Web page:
In this week's Fight Club, Alex Rea looks at the encounter between Dominick Cruz and Cody Garbrandt at UFC 207.
Two of the best bantamweight fighters of all time lost at UFC 207. Yet their responses to the setback could not have been more to the contrary. On the one hand you had Ronda Rousey.
The former women’s 135lbs champion skated out of Las Vegas’s T-Mobile Arena after defeat to Amanda Nunes in a quicker fashion than the fight itself.
She refused to do any post-fight media, continuing her vow of silence which started in the weeks prior to the bout, and instead hid behind a statement released via ESPN some hours later.
Deposed men’s bantamweight champ Dominick Cruz, however, faced the music and many are singing his praises for how he handled the most difficult defeat of his career. And rightly so. Cruz was clearly wearing the pain of failure but he was all class in his praise of newly crowned champ Cody Garbrandt and his philosophical outlook on defeat was a real breath of fresh air.
“I was there. That was 100 percent me. I was healthy, I was everything I’ve always been in my eyes. I got caught in a couple transitions and that’s how it goes in this game. You’re swinging four-ounce gloves. You get caught sometimes,” Cruz said in his post-fight press conference.
“What else can you really say about that? I’ve got to go back and watch the fight obviously. After feeling it, after getting through it, after seeing the look in his eyes a couple of times when I punched him, when I kicked him, when I fought him, I’m not disappointed in myself at all. All I can say is I lost and I’ll take my loss like a man.”
It’s easy to carry yourself with poise and to dish out respect in victory but to do so with the sting of defeat still ringing in your ear is commendable. Garbrandt was simply the better fighter. The conventional wisdom going into the clash was that Cruz would be the elusive wizard with his perpetual and unorthodox movement negating the power of Garbrandt.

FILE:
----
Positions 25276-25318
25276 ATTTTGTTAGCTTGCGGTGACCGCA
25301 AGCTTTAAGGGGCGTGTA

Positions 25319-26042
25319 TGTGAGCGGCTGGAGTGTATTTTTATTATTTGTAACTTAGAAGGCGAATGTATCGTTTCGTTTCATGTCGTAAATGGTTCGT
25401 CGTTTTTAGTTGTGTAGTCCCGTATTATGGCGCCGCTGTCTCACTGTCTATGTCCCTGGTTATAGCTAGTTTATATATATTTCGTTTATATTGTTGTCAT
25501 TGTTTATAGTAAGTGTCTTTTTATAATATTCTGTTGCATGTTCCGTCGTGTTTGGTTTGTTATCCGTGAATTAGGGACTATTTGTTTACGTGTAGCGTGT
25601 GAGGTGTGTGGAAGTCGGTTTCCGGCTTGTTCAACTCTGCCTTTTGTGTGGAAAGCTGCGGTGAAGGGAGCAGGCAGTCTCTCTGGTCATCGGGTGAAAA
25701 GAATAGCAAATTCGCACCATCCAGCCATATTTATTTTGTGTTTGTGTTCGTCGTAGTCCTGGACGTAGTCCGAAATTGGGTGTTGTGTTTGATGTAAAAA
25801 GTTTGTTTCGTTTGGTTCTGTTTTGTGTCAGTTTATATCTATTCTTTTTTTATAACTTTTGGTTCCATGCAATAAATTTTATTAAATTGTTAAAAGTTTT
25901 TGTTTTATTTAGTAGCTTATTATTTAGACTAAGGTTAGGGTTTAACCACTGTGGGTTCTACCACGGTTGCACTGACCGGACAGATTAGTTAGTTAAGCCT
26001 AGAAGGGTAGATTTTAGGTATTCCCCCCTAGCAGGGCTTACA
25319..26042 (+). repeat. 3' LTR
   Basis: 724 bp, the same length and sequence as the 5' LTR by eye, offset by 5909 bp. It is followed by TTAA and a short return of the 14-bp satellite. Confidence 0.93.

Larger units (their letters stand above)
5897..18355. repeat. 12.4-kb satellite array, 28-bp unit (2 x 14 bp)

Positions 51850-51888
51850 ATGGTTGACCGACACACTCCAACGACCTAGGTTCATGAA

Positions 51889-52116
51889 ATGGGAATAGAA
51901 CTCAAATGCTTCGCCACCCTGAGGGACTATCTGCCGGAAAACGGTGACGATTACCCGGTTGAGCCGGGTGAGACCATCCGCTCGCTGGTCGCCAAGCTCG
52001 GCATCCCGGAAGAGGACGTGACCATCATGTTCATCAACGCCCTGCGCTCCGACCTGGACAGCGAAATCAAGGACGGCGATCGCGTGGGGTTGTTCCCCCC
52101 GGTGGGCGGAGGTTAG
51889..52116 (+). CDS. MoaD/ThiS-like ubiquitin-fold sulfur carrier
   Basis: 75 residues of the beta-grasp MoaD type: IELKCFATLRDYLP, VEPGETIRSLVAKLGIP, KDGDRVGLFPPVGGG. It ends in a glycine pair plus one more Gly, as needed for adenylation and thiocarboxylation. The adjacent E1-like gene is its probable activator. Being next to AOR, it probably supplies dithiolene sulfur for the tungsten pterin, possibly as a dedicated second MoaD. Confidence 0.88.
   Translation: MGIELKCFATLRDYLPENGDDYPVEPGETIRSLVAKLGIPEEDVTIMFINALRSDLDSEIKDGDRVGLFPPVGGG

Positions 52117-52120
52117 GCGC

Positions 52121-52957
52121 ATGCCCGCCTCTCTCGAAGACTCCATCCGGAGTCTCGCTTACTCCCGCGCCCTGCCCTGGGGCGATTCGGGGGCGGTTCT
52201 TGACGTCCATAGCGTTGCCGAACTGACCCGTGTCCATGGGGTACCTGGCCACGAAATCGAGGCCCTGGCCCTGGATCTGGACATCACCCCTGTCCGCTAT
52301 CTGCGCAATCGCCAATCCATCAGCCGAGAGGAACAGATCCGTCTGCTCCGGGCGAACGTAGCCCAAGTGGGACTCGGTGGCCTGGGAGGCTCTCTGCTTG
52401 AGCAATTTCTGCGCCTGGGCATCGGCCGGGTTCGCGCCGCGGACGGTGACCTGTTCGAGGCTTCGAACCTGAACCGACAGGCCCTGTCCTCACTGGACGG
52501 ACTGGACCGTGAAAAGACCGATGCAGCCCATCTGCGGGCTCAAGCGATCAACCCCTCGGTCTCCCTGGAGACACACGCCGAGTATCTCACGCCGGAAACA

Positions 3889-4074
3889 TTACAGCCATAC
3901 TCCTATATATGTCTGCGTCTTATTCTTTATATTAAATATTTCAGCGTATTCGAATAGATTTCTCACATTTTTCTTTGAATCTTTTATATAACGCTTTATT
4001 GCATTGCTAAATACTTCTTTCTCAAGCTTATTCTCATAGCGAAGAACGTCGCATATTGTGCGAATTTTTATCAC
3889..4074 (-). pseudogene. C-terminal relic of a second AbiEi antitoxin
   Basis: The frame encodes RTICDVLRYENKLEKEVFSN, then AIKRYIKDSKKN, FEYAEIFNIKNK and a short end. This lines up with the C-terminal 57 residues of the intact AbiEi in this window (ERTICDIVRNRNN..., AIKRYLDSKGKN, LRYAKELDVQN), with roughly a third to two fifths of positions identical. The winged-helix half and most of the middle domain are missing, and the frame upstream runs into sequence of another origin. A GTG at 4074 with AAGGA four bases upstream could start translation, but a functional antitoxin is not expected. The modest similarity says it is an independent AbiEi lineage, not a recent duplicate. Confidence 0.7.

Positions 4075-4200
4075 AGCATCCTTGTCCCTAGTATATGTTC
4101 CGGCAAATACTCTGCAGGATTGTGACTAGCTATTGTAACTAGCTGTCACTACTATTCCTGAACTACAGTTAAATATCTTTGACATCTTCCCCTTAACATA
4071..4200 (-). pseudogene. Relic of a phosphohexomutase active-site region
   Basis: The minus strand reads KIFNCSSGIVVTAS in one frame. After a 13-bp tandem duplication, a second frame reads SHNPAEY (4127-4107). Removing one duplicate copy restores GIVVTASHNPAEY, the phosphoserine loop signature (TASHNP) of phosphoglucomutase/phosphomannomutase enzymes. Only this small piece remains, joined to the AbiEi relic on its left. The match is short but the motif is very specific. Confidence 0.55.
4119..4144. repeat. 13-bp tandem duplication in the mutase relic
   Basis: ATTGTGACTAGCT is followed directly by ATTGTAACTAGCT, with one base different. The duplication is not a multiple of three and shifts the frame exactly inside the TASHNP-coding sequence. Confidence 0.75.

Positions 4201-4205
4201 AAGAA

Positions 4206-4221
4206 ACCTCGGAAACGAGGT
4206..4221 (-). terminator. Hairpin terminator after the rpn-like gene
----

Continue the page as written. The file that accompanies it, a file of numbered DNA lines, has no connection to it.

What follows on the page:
What we didn’t account for, was the composure of the 25-year-old challenger. Garbrandt goaded the champ into wild and easily telegraphed strikes from outside the pocket. He utilised excellent head movement and footwork to get out of trouble and then peppered Cruz with strikes of machine-gun speed and sniper-like precision.
It was no surprise then as Garbrandt’s hand was raised high but his victory means a fascinating narrative could play out in 2017 for the bantamweight division. We’re now left with a trio of supremely talented rivals heading up the division, with TJ Dillashaw, Garbrandt and Cruz all possessing their own thrilling brand of MMA which, between the three of them, can create enticing match-ups.
Indeed, the first of which will likely see Dillashaw take on his former Team Alpha Male counterpart Garbrandt after his virtuoso performance against John Lineker in the fight proceeding the newly crowned champ’s.
“You know what? I had so much fun in there. Dom has been arguably the best bantamweight in the world,” Garbrandt said post-fight.
“I’d like to give Dom a rematch, but it’s ultimately up to the UFC. I’m the baddest dude in the world, so bring (Dillashaw) on. Anybody in my division, come and try taking (the championship) from me.”
Mirko Cro Cop
It warms the heart to see the big Croatian still finding success despite turning 42 a couple of months back. The MMA legend stopped Amir Aliakbari in the first round of the finals of Japan’s Rizin 2016 Openweight World Grand Prix at the Saitama Super Arena.
His triumph came 10 years after he won the Pride grand prix and also saw him showered with many prizes which included a custom made Casio G-shock, a medal and belt, $300,000 and a cruise to Barcelona.
‘Dirty Bird’ needs to scrub up on the MMA rules book. His clash with Alex Oliveira at UFC 207 was ruled a no contest, although, that will likely be changed to a DQ, after he launched a pair of knees into the downed Oliveira.
The Brazilian’s knee was quite clearly on the mat despite protestations from Means that the knees were legal. According to the current Unified Rules of MMA, an opponent with anything other than the soles of his feet on the mat is, in fact, a downed opponent, making strikes like the ones Means delivered illegal.
McGregor’s a two-weight world champion
Saturday would not just have been about celebrating the year’s end for Conor McGregor. On December 31 2012 he became a two-weight world champion with the Cage Warriors promotion after he sensationally knocked out Ivan Buchinger.
It was a feat which the Irishman always proclaimed, even before entering the promotion, he would repeat in the UFC. Of course, he did so at UFC 205 by knocking out Eddie Alvarez.